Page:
Parents and their teens never do seem to see eye to eye on responsibilities. In fact, both parties seem to cringe before they decide to get into a conversation with one another after difficult situations arise and need to be addressed to find peace in a home. Some parents walk into a discussion already being on the defense. Some parents start by shouting at their teen because they are unhappy about the task or chore that wasn’t done. Shouting or starting a conversation with an angry tone is not going to get anything positive out of your teen. Your teen may already be used to the shouting when something isn’t done and can in fact, ignore your efforts as you ‘try’ communicating with them. Some teens who are too involved with their own priorities will fend off your attempts to parent them into doing things.

How can parents get their teen to contribute more in the home with their chores and responsibilities? Some parents do not have the authority or respect that they demand from their teen. Often, their troubled teen will ignore their sheepish attempts to get them to do chores. Gone are the days when your little helper in the home wanted to help you unload the dishwasher or sweep up the kitchen.

Today, parenting can be done with resources or professional advice. Books and information online can also be of service for a parent who feels that they are not quite getting messages across to their teen. Shannon Walsh, Ps. Ed, Psychoeducator, is currently working at McGill University as a Wellness Advisor and is an expert working with teens and adults. She also spent 15 years working as a parent and teen coach at the Study in Montreal. She also continues to work as an educational consultant.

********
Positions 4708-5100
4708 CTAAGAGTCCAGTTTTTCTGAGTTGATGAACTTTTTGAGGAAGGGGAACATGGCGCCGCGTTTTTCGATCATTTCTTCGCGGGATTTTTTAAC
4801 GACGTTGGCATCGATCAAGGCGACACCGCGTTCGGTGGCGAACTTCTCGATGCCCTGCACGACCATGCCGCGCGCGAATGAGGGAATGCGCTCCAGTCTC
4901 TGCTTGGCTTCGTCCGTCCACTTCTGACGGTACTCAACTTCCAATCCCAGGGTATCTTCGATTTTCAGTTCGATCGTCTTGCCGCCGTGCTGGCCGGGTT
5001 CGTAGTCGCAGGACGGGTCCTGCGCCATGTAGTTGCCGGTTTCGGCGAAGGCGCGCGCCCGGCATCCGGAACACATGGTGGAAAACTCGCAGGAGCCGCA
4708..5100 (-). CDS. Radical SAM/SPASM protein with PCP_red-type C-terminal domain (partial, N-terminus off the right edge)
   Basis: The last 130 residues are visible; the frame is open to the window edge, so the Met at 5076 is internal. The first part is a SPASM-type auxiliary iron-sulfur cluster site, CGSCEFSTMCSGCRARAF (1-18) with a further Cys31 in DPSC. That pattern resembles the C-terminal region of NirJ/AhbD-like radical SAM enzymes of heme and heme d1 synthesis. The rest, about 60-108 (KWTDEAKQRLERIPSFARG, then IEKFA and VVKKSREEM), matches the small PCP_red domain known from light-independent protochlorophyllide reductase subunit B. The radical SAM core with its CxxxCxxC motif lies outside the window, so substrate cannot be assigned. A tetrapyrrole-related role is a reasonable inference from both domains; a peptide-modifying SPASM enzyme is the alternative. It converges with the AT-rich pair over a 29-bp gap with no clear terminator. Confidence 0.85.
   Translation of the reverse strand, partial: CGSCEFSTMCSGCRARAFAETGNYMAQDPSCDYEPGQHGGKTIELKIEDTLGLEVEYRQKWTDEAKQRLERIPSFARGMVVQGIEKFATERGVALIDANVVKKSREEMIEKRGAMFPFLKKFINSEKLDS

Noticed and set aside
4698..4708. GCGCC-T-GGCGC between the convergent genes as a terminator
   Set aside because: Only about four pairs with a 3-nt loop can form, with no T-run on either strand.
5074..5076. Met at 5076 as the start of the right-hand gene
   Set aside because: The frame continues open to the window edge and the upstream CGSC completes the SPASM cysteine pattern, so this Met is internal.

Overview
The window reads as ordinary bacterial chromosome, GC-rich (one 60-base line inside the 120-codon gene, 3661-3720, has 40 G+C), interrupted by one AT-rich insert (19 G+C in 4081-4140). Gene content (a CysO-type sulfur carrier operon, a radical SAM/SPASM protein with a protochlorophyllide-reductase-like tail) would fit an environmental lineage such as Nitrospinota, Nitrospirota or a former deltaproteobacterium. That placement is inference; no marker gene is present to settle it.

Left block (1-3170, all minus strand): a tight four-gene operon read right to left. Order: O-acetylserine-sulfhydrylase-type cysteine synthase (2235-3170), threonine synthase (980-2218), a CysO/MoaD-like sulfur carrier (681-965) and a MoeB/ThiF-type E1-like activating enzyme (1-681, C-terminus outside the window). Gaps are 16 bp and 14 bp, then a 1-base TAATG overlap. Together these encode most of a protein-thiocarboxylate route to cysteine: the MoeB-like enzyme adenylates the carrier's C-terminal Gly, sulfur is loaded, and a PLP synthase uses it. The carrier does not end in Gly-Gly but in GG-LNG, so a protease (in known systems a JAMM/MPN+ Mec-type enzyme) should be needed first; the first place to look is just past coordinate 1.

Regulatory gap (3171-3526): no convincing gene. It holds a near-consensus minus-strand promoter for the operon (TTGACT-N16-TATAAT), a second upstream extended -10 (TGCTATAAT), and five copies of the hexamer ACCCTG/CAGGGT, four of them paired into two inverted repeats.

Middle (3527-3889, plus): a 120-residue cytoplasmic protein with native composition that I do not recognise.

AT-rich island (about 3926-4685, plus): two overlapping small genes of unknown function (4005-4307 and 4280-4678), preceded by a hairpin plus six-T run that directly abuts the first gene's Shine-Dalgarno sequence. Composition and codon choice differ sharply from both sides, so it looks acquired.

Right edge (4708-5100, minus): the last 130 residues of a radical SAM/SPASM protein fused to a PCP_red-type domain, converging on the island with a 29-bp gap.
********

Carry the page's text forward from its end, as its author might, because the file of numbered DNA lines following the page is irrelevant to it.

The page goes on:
She provides insight to some tools that have helped her both personally and professionally. She recommends reading Dr. Shefali’s ‘The Conscious Parent’. “Having studied with Dr. Shefali and participated in her online conscious parenting I and II, I continue to apply the principles she outlines in my work and as a parent,” says Walsh. “She encourages us to slow down and hold space when our kids push back or act out. This slowing down allows us to diffuse the situation so that more productive conversation can occur. When we rush to react and focus on regaining control, we often perpetuate the pushing back that teens do. Parental anxiety is at its peak during adolescence. We worry about the impact of risk taking, rule breaking and acting out. Fear does not keep kids safe. Connection does.”

Having conversations with your teen will establish a fruitful and long-term healthy relationship. Discussing outcomes and solutions will help establish boundaries that will help both parties ease through adolescence together with much less anxiety, as it is a trying time for both sides. Parents find it challenging to parent their teen and teens believe their parents don’t understand the challenges they are facing. Open discussions help both sides respect each other.